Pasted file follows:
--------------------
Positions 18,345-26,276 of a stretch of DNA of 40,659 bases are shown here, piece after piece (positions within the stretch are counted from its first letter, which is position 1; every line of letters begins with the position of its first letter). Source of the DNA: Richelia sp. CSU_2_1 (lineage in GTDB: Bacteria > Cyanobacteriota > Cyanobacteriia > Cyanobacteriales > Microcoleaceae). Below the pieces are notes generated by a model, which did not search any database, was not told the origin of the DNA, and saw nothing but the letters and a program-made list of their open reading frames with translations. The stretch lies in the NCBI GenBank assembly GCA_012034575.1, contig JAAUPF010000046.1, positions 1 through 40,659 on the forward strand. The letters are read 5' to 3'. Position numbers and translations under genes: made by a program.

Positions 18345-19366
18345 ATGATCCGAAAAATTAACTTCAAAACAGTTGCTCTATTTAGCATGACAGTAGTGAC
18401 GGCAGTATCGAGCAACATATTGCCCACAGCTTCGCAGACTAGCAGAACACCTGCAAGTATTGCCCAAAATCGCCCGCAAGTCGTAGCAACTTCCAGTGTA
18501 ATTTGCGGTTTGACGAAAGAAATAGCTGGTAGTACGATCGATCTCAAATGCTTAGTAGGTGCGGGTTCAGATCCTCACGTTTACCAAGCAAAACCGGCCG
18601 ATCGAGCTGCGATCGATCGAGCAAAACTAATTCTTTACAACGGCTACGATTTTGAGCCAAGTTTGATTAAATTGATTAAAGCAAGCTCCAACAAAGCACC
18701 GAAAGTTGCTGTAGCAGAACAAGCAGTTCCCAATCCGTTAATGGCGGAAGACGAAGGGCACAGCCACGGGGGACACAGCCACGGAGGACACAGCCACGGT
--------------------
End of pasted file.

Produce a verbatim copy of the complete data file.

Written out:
Positions 18,345-26,276 of a stretch of DNA of 40,659 bases are shown here, piece after piece (positions within the stretch are counted from its first letter, which is position 1; every line of letters begins with the position of its first letter). Source of the DNA: Richelia sp. CSU_2_1 (lineage in GTDB: Bacteria > Cyanobacteriota > Cyanobacteriia > Cyanobacteriales > Microcoleaceae). Below the pieces are notes generated by a model, which did not search any database, was not told the origin of the DNA, and saw nothing but the letters and a program-made list of their open reading frames with translations. The stretch lies in the NCBI GenBank assembly GCA_012034575.1, contig JAAUPF010000046.1, positions 1 through 40,659 on the forward strand. The letters are read 5' to 3'. Position numbers and translations under genes: made by a program.

Positions 18345-19366
18345 ATGATCCGAAAAATTAACTTCAAAACAGTTGCTCTATTTAGCATGACAGTAGTGAC
18401 GGCAGTATCGAGCAACATATTGCCCACAGCTTCGCAGACTAGCAGAACACCTGCAAGTATTGCCCAAAATCGCCCGCAAGTCGTAGCAACTTCCAGTGTA
18501 ATTTGCGGTTTGACGAAAGAAATAGCTGGTAGTACGATCGATCTCAAATGCTTAGTAGGTGCGGGTTCAGATCCTCACGTTTACCAAGCAAAACCGGCCG
18601 ATCGAGCTGCGATCGATCGAGCAAAACTAATTCTTTACAACGGCTACGATTTTGAGCCAAGTTTGATTAAATTGATTAAAGCAAGCTCCAACAAAGCACC
18701 GAAAGTTGCTGTAGCAGAACAAGCAGTTCCCAATCCGTTAATGGCGGAAGACGAAGGGCACAGCCACGGGGGACACAGCCACGGAGGACACAGCCACGGT